Table 2.2 presents similar calculations for urban areas. At all-India level, urban families cross the BPL mark if one family member works for 11 days or two members work for six days under the first case. The corresponding figures are 16 and eight days for the second case. Given the high cost of living in urban areas, more numerous job opportunities and higher wages than in rural areas, it is very unlikely that the sole breadwinner of a family would work for only 16 days and two workers from a family would work for only six to eight days in a month.

In fact to meet their daily expenses, these poor workers work for more days in a month and also engage in part-time jobs and multiple assignments at the

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same time. Thus, they could cross the

o fficial poverty line very easily, but given their large family sizes, socio-economic status and poor access to social sector services, their living conditions remain poor. The calculations demonstrate that the majority of the unorganised workers and their families are deprived of much needed social security facilities just b ecause they lie above the poverty line.

Reaction and the Politics of Welfare

Most unorganised workers battle fears of uncertainty and failure in their daily life. There were large expectations from the social security package, but the legislation turned out to be weak, leading to widespread dissatisfaction. Unorganised workers – construction labourers, sweepers, dhobis, coconut tree-climbers, childcare providers, hand-embroidery artisans, bead makers and small shop vendors – led a demonstration with the Unorganised Workers’ Federation in Chennai in July 2009 (The Hindu 2009). In addition to the gap in coverage of health schemes, another grievance raised by these workers

COMMENTARY

was the issuance of cards by the village administrative officers only to the agricultural labourers in a family and not to other unorganised workers.

In March 2010, a demonstration rally under the banner of Karnataka State Tailors Association (KSTA) in Mangalore (The Hindu 2010a) wanted the UWSSA to include welfare funds for tailors, soft loans for housing, children’s education, healthcare benefits and old-age pension facilities. While making provisions for each specific group of unorganised workers may be difficult, the ambit of the UWSSA could have easily been broadened to include provisions for workers in APL category.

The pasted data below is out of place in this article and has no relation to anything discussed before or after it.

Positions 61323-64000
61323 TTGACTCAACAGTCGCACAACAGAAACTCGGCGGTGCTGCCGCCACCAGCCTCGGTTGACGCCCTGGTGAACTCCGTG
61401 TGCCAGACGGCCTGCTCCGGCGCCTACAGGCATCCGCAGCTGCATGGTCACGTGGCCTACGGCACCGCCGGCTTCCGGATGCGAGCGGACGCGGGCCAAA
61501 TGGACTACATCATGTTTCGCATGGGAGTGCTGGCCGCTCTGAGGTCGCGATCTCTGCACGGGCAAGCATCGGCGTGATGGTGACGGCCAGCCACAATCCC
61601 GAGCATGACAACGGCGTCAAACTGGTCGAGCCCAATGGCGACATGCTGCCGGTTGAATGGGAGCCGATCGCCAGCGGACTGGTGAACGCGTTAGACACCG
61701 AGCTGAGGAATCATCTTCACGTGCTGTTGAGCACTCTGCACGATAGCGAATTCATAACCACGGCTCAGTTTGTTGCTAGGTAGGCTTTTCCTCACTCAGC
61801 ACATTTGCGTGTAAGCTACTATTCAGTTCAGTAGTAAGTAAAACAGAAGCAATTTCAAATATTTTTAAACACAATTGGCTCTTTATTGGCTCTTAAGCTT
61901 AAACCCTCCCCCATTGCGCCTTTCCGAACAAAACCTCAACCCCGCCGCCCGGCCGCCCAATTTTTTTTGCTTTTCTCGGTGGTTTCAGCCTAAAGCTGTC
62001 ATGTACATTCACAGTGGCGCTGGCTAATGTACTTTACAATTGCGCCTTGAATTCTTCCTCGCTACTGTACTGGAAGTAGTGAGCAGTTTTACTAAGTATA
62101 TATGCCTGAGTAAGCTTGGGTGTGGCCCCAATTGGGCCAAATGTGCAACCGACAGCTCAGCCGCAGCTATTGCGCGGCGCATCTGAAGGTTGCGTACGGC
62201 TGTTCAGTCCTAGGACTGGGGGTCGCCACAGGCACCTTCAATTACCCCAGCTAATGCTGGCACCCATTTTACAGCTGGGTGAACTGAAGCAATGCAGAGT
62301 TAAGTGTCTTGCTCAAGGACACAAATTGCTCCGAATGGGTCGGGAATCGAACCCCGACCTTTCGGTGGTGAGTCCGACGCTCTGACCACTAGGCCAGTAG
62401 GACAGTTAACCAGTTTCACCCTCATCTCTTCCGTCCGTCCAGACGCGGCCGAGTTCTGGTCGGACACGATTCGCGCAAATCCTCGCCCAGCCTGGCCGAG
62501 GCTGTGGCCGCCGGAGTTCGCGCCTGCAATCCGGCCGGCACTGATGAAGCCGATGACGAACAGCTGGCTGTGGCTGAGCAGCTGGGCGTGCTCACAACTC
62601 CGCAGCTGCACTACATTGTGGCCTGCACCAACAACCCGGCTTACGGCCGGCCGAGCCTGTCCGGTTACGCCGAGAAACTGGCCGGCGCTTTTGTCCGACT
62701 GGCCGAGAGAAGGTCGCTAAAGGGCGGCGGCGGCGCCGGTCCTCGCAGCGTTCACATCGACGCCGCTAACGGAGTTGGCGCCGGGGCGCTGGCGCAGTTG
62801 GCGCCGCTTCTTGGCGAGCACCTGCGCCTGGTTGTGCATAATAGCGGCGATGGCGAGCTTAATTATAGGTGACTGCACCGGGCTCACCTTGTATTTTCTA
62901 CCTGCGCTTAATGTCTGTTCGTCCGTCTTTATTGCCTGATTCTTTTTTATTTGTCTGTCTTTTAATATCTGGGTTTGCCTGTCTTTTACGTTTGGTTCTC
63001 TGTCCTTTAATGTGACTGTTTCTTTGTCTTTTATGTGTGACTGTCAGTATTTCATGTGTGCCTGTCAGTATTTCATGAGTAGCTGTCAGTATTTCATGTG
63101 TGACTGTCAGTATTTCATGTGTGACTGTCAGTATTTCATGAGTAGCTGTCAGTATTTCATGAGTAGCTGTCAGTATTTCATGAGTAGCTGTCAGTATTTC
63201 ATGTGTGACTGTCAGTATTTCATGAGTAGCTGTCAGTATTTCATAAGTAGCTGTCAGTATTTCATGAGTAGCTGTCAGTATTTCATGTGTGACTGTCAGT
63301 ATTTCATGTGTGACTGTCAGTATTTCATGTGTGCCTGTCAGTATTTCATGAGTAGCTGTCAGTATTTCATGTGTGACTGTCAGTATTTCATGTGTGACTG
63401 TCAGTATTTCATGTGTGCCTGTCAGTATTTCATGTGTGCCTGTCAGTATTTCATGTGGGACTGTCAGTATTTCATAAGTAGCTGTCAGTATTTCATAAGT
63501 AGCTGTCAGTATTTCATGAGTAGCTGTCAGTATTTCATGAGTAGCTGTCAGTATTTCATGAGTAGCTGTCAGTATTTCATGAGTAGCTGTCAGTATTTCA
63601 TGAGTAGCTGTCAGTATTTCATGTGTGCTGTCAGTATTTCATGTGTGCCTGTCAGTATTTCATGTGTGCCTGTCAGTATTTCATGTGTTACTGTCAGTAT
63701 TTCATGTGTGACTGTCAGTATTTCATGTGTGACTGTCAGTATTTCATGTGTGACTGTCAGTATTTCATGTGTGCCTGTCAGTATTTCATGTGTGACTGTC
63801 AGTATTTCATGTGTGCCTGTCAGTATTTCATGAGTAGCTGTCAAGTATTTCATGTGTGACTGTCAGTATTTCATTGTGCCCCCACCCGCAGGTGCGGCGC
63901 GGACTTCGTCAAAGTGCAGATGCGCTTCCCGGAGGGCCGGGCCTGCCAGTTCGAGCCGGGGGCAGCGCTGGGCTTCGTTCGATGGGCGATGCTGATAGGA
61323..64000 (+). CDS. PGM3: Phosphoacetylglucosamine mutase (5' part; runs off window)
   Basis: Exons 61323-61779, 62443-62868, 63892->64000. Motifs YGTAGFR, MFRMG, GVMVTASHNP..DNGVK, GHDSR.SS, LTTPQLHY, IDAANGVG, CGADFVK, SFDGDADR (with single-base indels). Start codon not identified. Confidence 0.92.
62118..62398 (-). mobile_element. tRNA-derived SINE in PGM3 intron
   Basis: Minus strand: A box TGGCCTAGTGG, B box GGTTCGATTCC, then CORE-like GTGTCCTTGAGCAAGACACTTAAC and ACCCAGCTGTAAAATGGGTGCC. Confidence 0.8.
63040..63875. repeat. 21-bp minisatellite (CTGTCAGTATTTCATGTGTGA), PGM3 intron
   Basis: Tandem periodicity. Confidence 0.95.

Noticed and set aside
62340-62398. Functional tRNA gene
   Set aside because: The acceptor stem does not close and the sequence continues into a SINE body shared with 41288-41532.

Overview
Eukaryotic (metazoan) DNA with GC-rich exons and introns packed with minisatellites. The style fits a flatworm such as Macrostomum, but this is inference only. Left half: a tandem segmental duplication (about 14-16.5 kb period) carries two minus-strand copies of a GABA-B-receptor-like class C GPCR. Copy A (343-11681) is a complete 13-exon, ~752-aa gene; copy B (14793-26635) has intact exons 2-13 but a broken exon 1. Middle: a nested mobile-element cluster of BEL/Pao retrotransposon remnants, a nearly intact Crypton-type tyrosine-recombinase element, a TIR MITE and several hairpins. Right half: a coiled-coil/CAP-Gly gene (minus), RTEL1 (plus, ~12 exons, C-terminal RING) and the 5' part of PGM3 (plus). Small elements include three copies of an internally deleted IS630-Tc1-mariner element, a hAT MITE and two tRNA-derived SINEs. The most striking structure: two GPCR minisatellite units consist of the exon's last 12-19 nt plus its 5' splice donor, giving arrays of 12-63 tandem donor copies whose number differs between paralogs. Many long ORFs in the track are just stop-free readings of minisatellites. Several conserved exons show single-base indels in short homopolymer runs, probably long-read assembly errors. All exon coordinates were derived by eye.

A nationwide bandh called by various trade unions on 7 September 2010, aimed to pressurise the government to extend the benefits of the UWSSA to each and every unorganised worker. The demonstration and strike were fairly supported by organised workers (The Hindu 2010b, c).

Populist Move

What can be expected from a legislation that leaves everything to the whim of the government? In the absence of any timeline, compulsion or penalty, little progress has been made since the enactment of the law. Recently, a National Social Security Fund (NSSF) has been made operational to fund the schemes. Budget 2010-11 declared an allocation of Rs 1,000 crore for financing the schemes, mainly targeting weavers, toddy tappers, rickshaw pullers and bidi workers (Sen 2010). However, the fund amount is minuscule, considering the large number of unorganised workers (around 423 million). According to the Centre for Budget and Governance Accountability, an “allocation of Rs 22,841 crore (i e, 0.39% of GDP as estimated by NCEUS) should have been made in the budget for universal social security coverage” (cited by Sen 2010).

Initiatives at the state level have been very slow. In the conference of the state labour ministers at New Delhi, on 22 January 2010, only seven big states – Tamil Nadu, Karnataka, Jharkhand, Haryana, West Bengal, Kerala and Madhya Pradesh

– reported forming the Worker’s Welfare Boards. In April 2010, the Orissa government formed its state social security board (Business Standard 2010). No new schemes seem to be in the pipeline to address the issues suggested by the bill or at least to justify the title of the UWSSA.